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Compromise, Moderation, and the American Constitution

Those interested in a cogent defense of the budget agreement that passed the House late last week, and which sparked a storm of criticism from some on the right, should listen to this interview by House Budget Chairman Paul Ryan.  

Among other things, Ryan addresses the charge that the problem with the deal is that it raises spending now in exchange for future (and imaginary) cuts later. Chairman Ryan points out that this deal would result in a change in law now–and that unless a future Congress passes a new law, the entitlement savings it calls for will actually exceed the $85 billion figure often cited. (The reason that is quite unlikely is explained here.)

The reaction to the deal, from some quarters at least, also highlighted what I view as a problematic mindset among some on the right. We saw it manifest itself during the budget shutdown in October, when several GOP Senators refused to “abandon their infatuation with glorious martyrdom,” in the words of Michael Medved and John Podhoretz in their excellent essay in the current issue of COMMENTARY. The result was injurious to both the GOP and the conservative cause. But no matter; they had passed the purity test. 

Then there are those who fancy themselves as “constitutional conservatives” who view efforts at compromise as per se evidence of lack of principles. Virtually every time they invoke the word “compromise,” it is a pejorative. This strikes me as somewhat puzzling for “constitutional conservatives.” In the past I’ve cited a lovely passage in Miracle at Philadelphia in which Catherine Drinker Bowen writes, “In the Constitutional Convention, the spirit of compromise reigned in grace and glory; as Washington presided, it sat on his shoulder like the dove.”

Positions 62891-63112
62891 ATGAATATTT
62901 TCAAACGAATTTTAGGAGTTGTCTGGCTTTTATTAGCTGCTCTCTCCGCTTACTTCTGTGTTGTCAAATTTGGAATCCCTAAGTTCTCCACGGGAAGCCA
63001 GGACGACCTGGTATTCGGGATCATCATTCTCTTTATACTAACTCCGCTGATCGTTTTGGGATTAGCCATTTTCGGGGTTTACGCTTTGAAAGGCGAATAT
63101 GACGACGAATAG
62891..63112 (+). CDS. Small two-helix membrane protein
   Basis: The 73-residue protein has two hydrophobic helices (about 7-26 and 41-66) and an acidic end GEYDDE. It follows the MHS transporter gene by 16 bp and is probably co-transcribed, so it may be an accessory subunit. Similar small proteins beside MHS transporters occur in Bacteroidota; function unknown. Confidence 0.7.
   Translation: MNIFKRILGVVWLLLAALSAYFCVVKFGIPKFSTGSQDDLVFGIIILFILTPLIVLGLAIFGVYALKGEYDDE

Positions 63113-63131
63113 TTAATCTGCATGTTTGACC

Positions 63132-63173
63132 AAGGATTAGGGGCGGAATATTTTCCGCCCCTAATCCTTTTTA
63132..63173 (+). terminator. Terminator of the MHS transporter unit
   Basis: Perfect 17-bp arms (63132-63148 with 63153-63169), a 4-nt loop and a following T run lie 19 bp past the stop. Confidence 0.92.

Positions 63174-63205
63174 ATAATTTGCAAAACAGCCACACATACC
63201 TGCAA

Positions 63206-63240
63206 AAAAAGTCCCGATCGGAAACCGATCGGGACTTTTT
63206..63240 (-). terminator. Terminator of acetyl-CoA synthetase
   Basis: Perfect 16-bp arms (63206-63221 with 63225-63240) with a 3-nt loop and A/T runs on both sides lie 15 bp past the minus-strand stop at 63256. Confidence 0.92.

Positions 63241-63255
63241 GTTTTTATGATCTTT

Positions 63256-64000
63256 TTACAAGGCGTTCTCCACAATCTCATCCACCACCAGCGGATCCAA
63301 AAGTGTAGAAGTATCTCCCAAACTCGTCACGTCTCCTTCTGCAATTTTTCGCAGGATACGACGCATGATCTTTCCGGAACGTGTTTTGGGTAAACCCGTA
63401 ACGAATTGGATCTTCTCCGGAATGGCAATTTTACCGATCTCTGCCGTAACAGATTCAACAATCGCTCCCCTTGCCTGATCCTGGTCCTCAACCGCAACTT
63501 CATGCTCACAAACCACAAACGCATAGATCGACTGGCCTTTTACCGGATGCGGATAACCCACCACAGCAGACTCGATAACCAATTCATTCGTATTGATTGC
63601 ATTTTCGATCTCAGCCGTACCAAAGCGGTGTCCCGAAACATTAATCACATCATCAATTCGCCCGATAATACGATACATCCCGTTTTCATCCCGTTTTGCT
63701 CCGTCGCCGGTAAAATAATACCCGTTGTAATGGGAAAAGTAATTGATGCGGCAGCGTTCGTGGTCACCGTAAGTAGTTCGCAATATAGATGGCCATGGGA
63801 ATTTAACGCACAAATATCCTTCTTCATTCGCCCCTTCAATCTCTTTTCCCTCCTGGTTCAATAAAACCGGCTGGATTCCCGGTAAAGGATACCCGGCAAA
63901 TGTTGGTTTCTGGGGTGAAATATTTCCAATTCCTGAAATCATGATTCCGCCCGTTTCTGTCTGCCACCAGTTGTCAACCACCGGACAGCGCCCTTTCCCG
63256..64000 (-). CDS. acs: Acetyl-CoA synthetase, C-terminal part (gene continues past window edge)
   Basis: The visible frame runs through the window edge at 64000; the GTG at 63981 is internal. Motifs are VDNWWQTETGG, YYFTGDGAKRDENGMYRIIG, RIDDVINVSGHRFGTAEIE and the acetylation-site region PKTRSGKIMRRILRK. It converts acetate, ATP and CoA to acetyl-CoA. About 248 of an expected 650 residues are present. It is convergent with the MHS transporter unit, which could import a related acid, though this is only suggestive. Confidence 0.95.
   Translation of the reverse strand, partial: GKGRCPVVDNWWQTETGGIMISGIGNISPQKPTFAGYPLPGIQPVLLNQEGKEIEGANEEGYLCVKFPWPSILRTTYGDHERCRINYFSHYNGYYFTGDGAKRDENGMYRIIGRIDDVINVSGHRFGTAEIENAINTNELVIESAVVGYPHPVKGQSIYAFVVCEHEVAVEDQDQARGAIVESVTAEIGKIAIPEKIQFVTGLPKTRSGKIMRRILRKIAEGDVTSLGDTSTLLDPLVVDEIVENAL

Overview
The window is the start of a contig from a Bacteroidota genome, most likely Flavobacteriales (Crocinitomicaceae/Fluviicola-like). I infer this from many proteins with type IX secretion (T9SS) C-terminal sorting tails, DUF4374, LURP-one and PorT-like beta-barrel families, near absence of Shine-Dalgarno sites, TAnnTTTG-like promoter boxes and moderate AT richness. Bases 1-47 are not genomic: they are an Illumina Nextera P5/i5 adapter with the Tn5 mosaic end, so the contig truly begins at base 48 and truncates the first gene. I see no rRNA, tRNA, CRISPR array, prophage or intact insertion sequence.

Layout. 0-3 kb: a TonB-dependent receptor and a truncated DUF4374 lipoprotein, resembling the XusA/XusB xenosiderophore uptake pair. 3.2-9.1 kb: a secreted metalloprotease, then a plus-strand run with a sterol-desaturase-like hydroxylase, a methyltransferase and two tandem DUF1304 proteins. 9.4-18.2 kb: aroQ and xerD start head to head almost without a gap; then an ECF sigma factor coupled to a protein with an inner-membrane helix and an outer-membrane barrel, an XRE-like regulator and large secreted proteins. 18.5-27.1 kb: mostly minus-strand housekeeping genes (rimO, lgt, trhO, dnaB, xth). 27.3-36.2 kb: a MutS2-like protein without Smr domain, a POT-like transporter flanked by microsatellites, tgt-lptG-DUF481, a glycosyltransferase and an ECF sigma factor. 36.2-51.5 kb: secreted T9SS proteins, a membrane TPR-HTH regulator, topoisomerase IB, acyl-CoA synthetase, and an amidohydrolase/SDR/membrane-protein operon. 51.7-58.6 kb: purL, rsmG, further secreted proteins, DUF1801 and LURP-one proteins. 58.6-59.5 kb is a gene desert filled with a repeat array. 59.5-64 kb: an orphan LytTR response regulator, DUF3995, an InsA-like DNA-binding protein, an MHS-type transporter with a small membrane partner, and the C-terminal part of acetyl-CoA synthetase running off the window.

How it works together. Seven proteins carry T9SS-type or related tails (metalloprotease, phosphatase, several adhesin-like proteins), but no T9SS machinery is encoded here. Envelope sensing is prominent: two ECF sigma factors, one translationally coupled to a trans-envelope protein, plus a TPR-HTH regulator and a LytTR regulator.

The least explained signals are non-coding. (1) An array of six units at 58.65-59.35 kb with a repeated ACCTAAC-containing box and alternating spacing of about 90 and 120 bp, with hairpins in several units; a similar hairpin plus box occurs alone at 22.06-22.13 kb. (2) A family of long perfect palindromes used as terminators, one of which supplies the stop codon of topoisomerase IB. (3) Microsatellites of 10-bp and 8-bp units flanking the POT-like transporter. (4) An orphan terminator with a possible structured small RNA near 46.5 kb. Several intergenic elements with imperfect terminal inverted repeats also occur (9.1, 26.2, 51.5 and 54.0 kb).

The Constitution was the result of a whole series of accommodations. There was even a deal struck that came to be known as the Great Compromise, by which every state was to have two members in the United States Senate, offsetting proportional representation in the House. Without the Great Compromise, Bowen writes, “it is hard to see how the Federal Convention could have proceeded further.” Which means the Constitution that some on the right say they revere would never have seen the light of day.

Some modern conservatives have a similar disdain for the word “moderation,” the spirit and temperament that allows for compromise. But if one reads The Federalist Papers–universally regarded as the best commentary on our Constitution and authored by two of the three most important founders (Madison and Hamilton)–one finds the word “moderation” used in a positive sense in almost every instance. In Federalist No. 37, for example, Madison refers to “that spirit of moderation” that is essential in understanding which public measures are in the public good, while in Federalist No. 85 Hamilton writes, “These judicious reflections contain a lesson of moderation to all sincere lovers of the Union.”

Now for the necessary caveats: Compromise and moderation can, in particular circumstances, set back the cause of liberty and the public good. It’s impossible to know whether a compromise is wise without knowing the details of any given deal. And we certainly need people in politics who insist not simply on compromise but also take steps toward certain ideals. Most of us gravitate toward one end of the continuum at the expense of the other.

In any event, my main point is that today–especially among those who claim fidelity to the Constitution and its authors and architects–the idea of compromise and moderation is held in contempt. The problem is that this attitude is at odds with the Constitution and the Federalist founders. To position conservatism as for all intents and purposes hostile to compromise and moderation is, I think, an act of philosophical and historical disfigurement, and unwise politically.



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